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‘I want my country back:’ Competing Women’s March and ‘I’m With Her’ rally take over D.C.


OCTOBER 17, 2020

WASHINGTON, D.C. — The push for women’s rights was on display across the District represented by two opposing rallies, the Women’s March and the I’m With Her rally.

“I think we are sicker. I think we are poorer. I think we are less happy, and I think that’s all because of the Trump administration,” said Tabitha St. Bernard-Jacobs.

She serves as the Deputy Executive Director for the Women’s March.

It was started in 2017, the day after President Donald Trump’s inauguration, and drew hundreds of thousands of women to the nation’s capital.  It also resulted in a record number of women winning seats in Congress as part of the 2018 midterm election.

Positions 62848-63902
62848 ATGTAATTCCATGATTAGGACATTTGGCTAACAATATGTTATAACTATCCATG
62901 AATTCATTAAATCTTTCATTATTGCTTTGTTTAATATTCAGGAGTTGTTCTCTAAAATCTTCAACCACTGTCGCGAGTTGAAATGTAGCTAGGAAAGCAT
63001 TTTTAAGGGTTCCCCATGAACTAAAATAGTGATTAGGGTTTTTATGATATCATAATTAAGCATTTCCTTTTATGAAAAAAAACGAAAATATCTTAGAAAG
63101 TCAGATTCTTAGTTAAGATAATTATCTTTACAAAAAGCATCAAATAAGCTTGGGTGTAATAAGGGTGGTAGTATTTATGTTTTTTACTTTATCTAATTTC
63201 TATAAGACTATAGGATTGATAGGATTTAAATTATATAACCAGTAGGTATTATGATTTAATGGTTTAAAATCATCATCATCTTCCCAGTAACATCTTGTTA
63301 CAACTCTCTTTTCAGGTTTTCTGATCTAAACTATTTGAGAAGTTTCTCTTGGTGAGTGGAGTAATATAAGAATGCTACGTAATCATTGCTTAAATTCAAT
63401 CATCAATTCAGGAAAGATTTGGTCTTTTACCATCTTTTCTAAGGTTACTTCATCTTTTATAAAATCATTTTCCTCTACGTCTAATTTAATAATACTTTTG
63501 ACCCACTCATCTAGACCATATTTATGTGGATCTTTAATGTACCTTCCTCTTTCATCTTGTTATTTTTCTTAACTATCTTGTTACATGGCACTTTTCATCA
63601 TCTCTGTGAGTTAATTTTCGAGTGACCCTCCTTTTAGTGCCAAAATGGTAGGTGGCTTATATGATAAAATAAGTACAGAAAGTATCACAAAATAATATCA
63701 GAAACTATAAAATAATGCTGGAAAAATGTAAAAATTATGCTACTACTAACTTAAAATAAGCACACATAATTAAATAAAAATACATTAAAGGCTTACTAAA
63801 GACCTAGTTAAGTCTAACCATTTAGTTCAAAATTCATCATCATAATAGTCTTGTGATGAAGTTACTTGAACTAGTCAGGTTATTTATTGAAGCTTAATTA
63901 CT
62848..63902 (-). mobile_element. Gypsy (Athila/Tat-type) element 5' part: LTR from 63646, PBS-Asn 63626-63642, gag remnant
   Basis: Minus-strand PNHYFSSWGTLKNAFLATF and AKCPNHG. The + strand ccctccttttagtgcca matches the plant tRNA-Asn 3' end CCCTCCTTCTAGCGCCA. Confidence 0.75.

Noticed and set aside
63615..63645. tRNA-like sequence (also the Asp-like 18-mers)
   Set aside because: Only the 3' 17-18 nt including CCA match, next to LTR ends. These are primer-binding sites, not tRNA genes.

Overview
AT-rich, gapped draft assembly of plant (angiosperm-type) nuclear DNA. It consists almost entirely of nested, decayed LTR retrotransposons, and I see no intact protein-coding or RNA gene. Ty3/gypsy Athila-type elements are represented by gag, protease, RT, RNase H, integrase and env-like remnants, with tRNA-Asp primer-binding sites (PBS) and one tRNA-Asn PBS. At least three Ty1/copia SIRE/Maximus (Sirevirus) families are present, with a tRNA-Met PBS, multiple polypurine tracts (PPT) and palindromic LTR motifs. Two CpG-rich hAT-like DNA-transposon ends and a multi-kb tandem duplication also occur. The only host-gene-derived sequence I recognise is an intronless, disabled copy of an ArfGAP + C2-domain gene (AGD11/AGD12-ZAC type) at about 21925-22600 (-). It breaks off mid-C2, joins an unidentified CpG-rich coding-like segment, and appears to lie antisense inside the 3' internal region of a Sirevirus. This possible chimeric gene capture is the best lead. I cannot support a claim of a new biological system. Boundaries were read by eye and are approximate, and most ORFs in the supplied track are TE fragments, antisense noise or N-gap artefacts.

In 2020, St. Bernard-Jacobs and many other women who came, have not been satisfied by the Trump administration.

“I want my country back,” said Barbara Moore of Arlington.

“For more women to be in office, for more people to realize that our voice matters at the end of the day and to go out and vote, man. That’s what I want to see,” said Mia Angelo of Myrtle Beach, South Carolina.

Those in attendance also pushed for Ruth Bader Ginsburg’s wish to be fulfilled – no confirmation of a new justice until after the election.

As they rallied and prepared to march from Freedom Plaza in Northwest Washington, another group of women gathered at the Supreme Court, with several back-to-back rallies.

“There’s a lot of women out here who reject the progressive agenda that is being advanced by the Women’s March,” said Carrie Lukas, president of the Independent Women’s Forum.

Her organization was responsible for one of those rallies which served as an opportunity for those who are pro-choice to gather and rally in support of Judge Amy Coney Barrett’s nomination to the Supreme Court.

“I never was into politics until I realized my mom tried to abort me,” said Rosalinda Gillespie of Bowie. “It doesn’t matter who wants you here, who doesn’t want you here. My life matters and that’s where it began.”

She was joined by several others with similar views as another group protested right next to them.

Courtesy/Source: WJLA